With the Vuelta a España underway, it’s worth remembering that just three years ago, American Chris Horner became the first American to win the race, at age 41 — the oldest Grand Tour champion in history.
Since then, Horner’s career has been in sharp decline; he hasn’t won a stage race since that day in Madrid. He finished 17th at the 2014 Tour de France, his last appearance at the sport’s biggest race.
Battling what he said is an antibiotic-resistant lung infection caused by the bacteria pseudomonas aeruginosa, Horner has only cracked the top-10 twice this year — eighth on stage 4 of the Vuelta Independencia Nacional Republica Dominicana in February and ninth overall at the Tour of Gila in May. Both top-10 placings came at UCI 2.2 stage race races, several levels below a WorldTour stage race, let alone a Grand Tour. He was 13th overall at the Tour de Beauce, in Quebec, and has been a DNF at several races this year, including the national road championship.
Yet Horner continues to race, at age 44, for lower-tier Continental teams that have not been invited to the most important races in the United States. In 2015, it was Airgas-Safeway. This year, it’s Lupus Racing.
But why? With a lung infection, a weak team, and a lack of results, isn’t it time for the elder statesman to finally hang up his wheels?
According to Horner, it’s not. Not yet.
The question was posed to him at the 2016 Larry H. Miller Tour of Utah pre-race press conference: How much longer will you compete?
Sat next to Joe Dombrowski, an American GC rider nearly 20 years younger, Horner looked side-to-side with a confused look on his face, ultimately arguing that he had good form, while seemingly contradicting what it takes for an athlete to perform at a high level.
“No, I’m not struggling to find form, I’m struggling to find health,” Horner said, drawing a line between the two while describing how his lungs failed him on the Snowbird climb last year at Utah. “I don’t have a problem finding form. The legs are fantastic. I just can’t get the lungs where they need to be.”
One could argue that if a rider “doesn’t have a problem with finding form” and his legs are “fantastic,” then he should be at the front of the race, racing for the win.
It didn’t happen in Utah. Horner finished 15th overall and never factored into the GC battle on the mountain stages. He told CyclingTips his lungs “weren’t good” the last few days of the race.
When Horner signed with Airgas-Safeway, after a 2014 season spent with Lampre-Merida, it was assumed his palmares would guarantee invitations to the biggest races in the U.S. That didn’t happen. The Amgen Tour of California, a race Horner won in 2011, did not invite Horner’s teams in 2015 or 2016; last year, he said he “couldn’t believe it,” adding “They’ve obviously done harm to the race by not bringing me.” Airgas was also not invited to the 2015 USA Pro Challenge; Colorado stage race was not held this year.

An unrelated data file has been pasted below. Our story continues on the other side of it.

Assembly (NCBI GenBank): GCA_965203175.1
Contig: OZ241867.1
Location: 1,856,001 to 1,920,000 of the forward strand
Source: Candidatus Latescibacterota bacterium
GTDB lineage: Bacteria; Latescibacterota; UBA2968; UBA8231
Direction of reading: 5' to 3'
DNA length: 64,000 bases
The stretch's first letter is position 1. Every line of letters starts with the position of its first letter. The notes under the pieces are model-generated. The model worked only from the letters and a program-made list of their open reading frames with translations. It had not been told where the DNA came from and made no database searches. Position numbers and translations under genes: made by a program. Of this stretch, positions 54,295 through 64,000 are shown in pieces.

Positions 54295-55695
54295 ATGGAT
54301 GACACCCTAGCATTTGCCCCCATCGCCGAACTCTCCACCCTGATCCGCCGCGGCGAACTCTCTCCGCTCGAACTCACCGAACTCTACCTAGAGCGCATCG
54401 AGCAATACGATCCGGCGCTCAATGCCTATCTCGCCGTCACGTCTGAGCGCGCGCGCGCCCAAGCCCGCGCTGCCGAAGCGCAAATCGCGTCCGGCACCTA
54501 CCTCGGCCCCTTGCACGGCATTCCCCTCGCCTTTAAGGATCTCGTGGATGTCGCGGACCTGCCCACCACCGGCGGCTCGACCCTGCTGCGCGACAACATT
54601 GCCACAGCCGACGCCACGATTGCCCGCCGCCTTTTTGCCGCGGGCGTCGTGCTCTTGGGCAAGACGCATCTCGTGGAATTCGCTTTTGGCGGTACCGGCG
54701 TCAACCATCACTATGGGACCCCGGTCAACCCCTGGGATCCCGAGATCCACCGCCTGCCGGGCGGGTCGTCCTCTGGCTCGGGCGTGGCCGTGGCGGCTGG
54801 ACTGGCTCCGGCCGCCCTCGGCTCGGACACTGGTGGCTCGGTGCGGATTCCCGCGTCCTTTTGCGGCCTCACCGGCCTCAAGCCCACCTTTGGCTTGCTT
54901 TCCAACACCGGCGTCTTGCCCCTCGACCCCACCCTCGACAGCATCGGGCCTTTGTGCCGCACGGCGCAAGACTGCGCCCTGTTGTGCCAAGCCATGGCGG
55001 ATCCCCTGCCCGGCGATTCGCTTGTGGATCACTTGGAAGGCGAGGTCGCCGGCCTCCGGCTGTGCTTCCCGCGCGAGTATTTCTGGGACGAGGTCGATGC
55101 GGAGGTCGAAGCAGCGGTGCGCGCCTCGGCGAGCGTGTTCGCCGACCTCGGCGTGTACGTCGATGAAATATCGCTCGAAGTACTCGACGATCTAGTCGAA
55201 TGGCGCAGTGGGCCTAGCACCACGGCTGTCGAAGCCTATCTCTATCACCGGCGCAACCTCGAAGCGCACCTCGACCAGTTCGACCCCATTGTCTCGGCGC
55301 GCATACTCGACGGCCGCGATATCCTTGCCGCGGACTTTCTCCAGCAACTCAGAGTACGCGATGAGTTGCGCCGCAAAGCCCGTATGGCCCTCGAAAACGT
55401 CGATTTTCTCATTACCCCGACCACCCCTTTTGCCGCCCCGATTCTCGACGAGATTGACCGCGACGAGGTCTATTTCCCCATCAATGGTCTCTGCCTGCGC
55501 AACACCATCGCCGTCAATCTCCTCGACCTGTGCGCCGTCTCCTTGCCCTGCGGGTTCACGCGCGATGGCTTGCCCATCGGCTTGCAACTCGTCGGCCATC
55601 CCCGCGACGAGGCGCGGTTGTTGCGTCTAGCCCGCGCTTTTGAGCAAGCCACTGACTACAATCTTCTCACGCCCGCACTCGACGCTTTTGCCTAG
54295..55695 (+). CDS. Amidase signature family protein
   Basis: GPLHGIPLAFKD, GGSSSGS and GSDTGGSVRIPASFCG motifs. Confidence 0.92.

The Lupus Racing squad, including Horner, will take the start of the UCI 2.1 Tour of Alberta next week. Thus far, the team’s best result in 2016 was a stage win for Bryan Lewis at the Canadian stage race Grand Prix Cycliste de Saguenay, a race Horner started but did not finish.
Asked if he feels he’s occupying the spot of an up-and-coming rider by riding for a small Continental team, Horner said that wasn’t the case.
“No, I’m not taking anybody’s place, because nobody does what I do,” Horner said after the final stage of the Tour of Utah. “Nobody has the tactical skills like I have. I teach the young kids, I ride in the front group, I speak well with the press, as you know, so when someone says I’m taking someone’s job, they’re stupid. Nobody does my job. I’m one of the few that do it.”
There’s no question that Horner is tactically astute; countless riders have cited him as one of the peloton’s savviest tacticians.
There’s also no question that Horner’s results have declined the past few years — he was second overall at Utah in 2014, and fifth overall last year. Several rounds of antibiotics have not helped with his lung infection, which has persisted for two years. Father time is no longer on Horner’s side.
It’s been three years since Horner beat Vincenzo Nibali to win the Vuelta a España — a victory that raised questions about how a 41-year-old, who had never before reached a Grand Tour podium, could beat a Giro d’Italia champion 13 years younger. His last stage-race podium finish was at the 2014 Tour of Utah.
In July, in an interview with The Bulletin, the local newspaper in Horner’s hometown of Bend, Oregon, Horner said he’s contemplating retirement, but “not yet.”
“At this age, you wake up in the morning and it’s always hard getting out of bed,” Horner said. “You go out and mow the lawn and the next day it’s hard getting out of bed. I’m factoring in all these things daily. On the bike I could be factoring it in every 10 minutes. Am I ready to retire? Nope, not yet. Maybe. Not yet.”
Given his passion for racing, and wealth of knowledge, perhaps it’s time for him to become a team director?
“You could put in resumes, but you don’t always get the job,” Horner told CyclingTips, when asked about the next chapter in his career. “Everything in life is the same way.
“A lot of people think sports is different, but it’s really no different than real-world politics,” he continued. “Someone’s got to have faith in you or you got to be someone’s buddy. I’m not good at politics, and I don’t want to be good at politics. I’m not good at schmoozing and kissing ass, or brown-nosing, or whatever you want to call it. I say it like I see it, like good friends and all that kind of stuff. You know if find someone who wants to hire someone like that, then I’m your guy.”